Written by by Matthew Vincent, CNN
High above the ocean, you’ll see branching coral growth that’s perfect for viewing from below. It’s not a new reef, but a budding community in which clams and mussels are waiting to molt into fresh water.
Now in its 11th year, the IMAX underwater camera has tracked an increasing number of fish migrating from beds of seaweed to an ever-larger expanse of coral reef.
Launched in 2005, the camera is designed to capture scenes of reef collapse through a symbiotic relationship with fine-growing, shallow-water mollusks that eat and digest the material.
Since then, Australian scientists have witnessed blooms that span three times the width of the full-length IMAX screen.
“It’s one of the most spectacular things you can see as an entrant into the natural world,” said film-maker Alex Scott, who partnered with conservation group Sea Shepherd to monitor the surrounding waters around Lizard Island on the Great Barrier Reef.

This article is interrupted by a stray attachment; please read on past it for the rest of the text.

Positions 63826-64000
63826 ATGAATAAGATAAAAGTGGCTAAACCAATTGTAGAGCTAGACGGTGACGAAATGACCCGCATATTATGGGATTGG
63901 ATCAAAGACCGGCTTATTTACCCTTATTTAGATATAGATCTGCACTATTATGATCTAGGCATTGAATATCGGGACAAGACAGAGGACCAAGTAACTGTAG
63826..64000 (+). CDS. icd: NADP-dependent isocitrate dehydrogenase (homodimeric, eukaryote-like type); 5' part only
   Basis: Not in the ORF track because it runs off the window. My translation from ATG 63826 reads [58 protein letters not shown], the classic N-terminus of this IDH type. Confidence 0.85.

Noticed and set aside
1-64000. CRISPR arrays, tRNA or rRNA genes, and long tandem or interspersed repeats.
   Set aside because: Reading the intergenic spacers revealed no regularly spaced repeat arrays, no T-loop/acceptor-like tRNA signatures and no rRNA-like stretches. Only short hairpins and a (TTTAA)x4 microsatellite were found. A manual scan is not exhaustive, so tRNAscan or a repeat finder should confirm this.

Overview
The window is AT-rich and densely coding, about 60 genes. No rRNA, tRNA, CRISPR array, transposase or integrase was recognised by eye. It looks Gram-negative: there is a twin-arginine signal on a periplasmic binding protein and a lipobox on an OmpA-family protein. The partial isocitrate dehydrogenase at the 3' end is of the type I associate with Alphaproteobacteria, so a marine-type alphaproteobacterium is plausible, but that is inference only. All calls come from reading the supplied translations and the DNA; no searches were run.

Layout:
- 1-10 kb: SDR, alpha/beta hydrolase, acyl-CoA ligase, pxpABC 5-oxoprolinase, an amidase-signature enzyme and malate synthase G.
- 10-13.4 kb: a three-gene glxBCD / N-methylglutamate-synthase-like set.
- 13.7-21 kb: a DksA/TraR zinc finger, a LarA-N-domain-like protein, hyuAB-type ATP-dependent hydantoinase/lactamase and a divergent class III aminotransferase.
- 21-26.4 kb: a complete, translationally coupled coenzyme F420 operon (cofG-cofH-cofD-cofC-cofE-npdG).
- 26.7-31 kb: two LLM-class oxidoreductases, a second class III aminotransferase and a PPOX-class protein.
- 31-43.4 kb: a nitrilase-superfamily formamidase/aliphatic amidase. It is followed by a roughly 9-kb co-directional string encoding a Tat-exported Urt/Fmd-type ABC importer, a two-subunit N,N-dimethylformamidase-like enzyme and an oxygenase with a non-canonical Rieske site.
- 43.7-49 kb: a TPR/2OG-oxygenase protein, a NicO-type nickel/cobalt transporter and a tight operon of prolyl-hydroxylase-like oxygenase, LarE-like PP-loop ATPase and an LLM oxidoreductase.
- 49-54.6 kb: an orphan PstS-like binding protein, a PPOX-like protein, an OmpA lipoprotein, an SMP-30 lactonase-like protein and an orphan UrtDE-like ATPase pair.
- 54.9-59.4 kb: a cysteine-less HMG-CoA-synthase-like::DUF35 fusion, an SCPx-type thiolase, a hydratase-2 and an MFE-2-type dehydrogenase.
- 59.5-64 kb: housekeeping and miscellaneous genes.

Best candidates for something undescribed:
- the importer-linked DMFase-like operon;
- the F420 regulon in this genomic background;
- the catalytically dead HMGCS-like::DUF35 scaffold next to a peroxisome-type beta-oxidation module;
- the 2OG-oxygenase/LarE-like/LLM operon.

“There’s a fluidity and an openness of space in the reef that is breathtaking and beautiful.”
Yet, something is lost in all this beautiful footage: the threat of coral bleaching and disease outbreaks, which has already impacted parts of the Australian reef. Scott said to look out for any dead coral.